"It was a nerve-wracking thing, but it taught me a lot about what's real."

Unfortunately, Riggle hasn't been to Clarksdale in about two years, primarily because so many of his mentors have died. "It's an unbelievable loss," he said. "A lot of these people didn't get recorded. Wesley Jefferson didn't get recorded until they found out he was terminally ill."

But that hasn't stopped Riggle and his band from keeping the tradition alive.


Riggle is an organic kind of guy, bereft of pretense. When you think of a Delta bluesman, you think of an elderly black gentleman with worn eyes, a wide hat and a hollow-body guitar, in the vein of David "Honeyboy" Edwards, one of the early Delta blues players who passed away last year.

But Riggle wears long dreadlocks wrapped in colorful knit, and likes to perform the blues while barefoot. Add a checkered shirt and a pair of old blue jeans, and what you see with your eye is more like a cross between a hippie and a grunge rocker. But it's the feeling of the blues that drives Riggle.

"You can feel that bass coming up through your feet, man," he said. "You get more into it."

Riggle admits that as a kid he was into hard rock, like Guns 'n' Roses. (Hey, weren't we all?) But then at around age 11, not long before his fateful Delta trip, he heard the album Unplugged by Eric Clapton. That album featured Clapton originals sitting side by side with covers of songs by Johnson, Muddy Waters, Bo Diddley, Big Bill Broonzy and others.

In particular, it was Clapton's cover of Johnson's "Malted Milk" that changed everything for the young Riggle. That's when he dusted off his guitar and really started playing.

"That was the first blues song I ever heard," Riggle said. "That was it for me. It's one of the simplest [songs] in the world, but it's just emotions."

At that point, Riggle began educating himself on the blues, paying special attention to Johnson. "Then, I figured out who influenced him and came across Sun House, and that's when I moved into the grown-up stuff," he said.

When he started playing, it was about as grassroots as one can get. "I would put a CD in and just play along until I could eventually make the same notes," he said.

He progressed quickly, and, naturally, everything changed the day he met Jefferson in Clarksdale.

"When I went there again, he remembered me," Riggle said. "I guess I got my confidence, and sat in with him on stage. Somehow he liked my sound. I don't know how. I think back to those times and think about how good I was and I cringe, because I wasn't. But even then I guess I had some kind of feel for it, or I don't think they would have wasted their time on me."

The feeling is what drives him now the passion for the music, and the emotion buried at the music's core. That's the blues.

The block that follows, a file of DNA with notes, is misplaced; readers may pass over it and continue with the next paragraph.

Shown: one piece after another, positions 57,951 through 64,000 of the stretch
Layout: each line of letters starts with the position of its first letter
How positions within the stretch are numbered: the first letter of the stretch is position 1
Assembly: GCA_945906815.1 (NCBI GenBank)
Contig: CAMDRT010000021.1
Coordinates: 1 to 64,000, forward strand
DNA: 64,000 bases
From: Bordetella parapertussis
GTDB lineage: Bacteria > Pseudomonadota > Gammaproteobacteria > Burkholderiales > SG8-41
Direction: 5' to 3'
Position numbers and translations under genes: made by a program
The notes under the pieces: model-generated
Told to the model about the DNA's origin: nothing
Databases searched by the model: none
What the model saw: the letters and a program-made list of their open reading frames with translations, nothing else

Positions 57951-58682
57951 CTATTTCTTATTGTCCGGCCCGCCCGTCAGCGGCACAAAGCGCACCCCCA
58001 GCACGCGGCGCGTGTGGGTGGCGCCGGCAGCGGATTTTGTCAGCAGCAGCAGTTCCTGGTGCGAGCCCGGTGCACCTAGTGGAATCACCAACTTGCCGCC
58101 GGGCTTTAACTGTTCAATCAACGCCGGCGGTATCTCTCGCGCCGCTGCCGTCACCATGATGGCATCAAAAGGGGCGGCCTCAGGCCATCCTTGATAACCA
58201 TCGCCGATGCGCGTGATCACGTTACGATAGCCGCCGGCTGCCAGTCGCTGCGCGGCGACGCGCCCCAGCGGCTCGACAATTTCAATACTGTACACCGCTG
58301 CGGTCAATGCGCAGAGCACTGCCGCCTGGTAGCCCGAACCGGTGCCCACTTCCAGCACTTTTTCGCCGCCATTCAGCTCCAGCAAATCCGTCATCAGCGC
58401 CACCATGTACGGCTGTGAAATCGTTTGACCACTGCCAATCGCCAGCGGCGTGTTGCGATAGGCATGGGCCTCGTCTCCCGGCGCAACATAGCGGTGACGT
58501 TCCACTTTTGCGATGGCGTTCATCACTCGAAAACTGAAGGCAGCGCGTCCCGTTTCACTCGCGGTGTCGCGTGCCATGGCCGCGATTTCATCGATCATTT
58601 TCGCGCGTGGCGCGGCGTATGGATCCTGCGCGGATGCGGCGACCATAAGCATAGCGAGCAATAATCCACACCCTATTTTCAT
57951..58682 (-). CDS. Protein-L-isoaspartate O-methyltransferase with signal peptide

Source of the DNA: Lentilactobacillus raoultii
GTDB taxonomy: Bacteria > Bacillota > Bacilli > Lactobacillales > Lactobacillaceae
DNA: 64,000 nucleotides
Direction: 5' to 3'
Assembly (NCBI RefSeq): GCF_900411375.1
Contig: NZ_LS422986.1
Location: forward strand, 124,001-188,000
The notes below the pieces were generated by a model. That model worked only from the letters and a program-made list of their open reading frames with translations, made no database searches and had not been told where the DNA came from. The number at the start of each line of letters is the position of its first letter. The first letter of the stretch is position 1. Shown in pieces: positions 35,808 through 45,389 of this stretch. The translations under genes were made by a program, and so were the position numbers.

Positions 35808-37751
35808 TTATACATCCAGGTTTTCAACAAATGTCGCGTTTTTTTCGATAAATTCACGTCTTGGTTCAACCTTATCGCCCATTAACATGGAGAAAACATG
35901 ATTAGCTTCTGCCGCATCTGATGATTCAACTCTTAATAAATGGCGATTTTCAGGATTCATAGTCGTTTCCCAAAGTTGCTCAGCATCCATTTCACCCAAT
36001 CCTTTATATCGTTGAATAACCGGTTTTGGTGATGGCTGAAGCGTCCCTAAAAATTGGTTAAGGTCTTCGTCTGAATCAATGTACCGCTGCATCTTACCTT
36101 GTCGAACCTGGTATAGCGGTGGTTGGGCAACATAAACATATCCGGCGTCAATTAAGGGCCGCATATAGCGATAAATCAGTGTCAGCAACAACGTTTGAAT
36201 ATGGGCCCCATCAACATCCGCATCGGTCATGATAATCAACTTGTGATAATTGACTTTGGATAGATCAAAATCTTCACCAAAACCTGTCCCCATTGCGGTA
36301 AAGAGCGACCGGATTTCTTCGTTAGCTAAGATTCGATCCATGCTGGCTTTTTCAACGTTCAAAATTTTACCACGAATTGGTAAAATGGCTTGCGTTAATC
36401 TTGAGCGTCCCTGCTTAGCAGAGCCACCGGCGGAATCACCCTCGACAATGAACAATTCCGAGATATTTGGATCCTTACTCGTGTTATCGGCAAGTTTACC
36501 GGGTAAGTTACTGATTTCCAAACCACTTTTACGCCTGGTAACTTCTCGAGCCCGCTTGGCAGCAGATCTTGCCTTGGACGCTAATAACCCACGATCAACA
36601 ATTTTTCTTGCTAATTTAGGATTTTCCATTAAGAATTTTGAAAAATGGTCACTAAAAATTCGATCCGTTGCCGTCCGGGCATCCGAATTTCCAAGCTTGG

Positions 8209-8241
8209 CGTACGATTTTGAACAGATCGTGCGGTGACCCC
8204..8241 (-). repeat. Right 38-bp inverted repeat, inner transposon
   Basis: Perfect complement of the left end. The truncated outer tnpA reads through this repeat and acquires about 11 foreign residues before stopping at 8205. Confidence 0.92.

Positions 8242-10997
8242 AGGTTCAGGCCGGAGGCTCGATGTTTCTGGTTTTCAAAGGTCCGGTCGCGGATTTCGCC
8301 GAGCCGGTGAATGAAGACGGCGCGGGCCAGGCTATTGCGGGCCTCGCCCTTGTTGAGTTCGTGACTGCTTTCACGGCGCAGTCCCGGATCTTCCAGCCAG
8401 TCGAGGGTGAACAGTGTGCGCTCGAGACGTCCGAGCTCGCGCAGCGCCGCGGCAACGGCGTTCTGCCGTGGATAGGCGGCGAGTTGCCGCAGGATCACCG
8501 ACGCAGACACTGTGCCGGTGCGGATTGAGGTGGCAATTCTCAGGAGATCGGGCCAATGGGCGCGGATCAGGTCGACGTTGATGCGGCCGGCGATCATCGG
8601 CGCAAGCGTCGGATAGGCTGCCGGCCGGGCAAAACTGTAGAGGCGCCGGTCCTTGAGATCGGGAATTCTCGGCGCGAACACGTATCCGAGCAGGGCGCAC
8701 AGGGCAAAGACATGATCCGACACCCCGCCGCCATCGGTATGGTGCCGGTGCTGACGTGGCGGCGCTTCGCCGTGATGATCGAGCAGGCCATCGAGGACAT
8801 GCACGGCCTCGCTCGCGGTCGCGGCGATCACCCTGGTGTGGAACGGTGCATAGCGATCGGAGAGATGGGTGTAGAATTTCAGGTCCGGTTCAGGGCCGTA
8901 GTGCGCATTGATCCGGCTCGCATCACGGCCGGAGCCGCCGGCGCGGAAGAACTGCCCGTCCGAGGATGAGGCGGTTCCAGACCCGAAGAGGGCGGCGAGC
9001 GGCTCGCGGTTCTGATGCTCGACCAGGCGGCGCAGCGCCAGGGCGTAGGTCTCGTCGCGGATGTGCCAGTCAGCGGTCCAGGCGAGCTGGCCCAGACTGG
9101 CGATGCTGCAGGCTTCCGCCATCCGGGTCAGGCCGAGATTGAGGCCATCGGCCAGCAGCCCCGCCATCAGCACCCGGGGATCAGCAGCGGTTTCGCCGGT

His first band was called the Brickhouse Blues Band. "I was probably 16; my parents wouldn't let me go to bars, so those first two years before I turned 18, we played coffee shops, Books a Million, just stupid little places like that. When I finally turned 18 we started playing at Zena's."

Zena's Cafe, of course, was one of the great blues clubs in Louisville for many years, and was the site of countless blues jams with audiences packed in like sardines. "Playing there was like playing in your living room in front of friends," Riggle said. "Of all the places I've played, I think it had the best acoustics. Just a great sound in there."

The 30-year-old and his band play frequently every weekend, if at all possible at places like Hideaway Saloon, Stevie Ray's, Harley's House of Brews (in the former Zena's location) and others.

"They [his bandmates James Warfield and Lenny Popp] get on me all the time when we have big gaps when we're not playing," Riggle said with a chuckle.

But, believe it or not, there was a time when Riggle strayed from his first love and played other types of music in various bands. Often, it was music he didn't really like or at least music he didn't have a passion for like he does for Delta blues.

"The last band I was in, we were playing great music, but we were going in two different directions," Riggle said of the group Dirty Church Revival. "They wanted to play rock 'n' roll. There once was a time when I was sure I was going to make a lot of money doing what I'm doing; I tried so hard to make it happen like that. I was fighting myself.

"I can fake playing rock 'n' roll or hippie music, or something like that, but what I'm good at is playing the blues, so why not stick with it? When I was trying to play music for a living, I was playing everything I was in a hippie band called Bucket. We had our shtick. You get good gigs when you dress a certain way and put an image out, but it's all fake."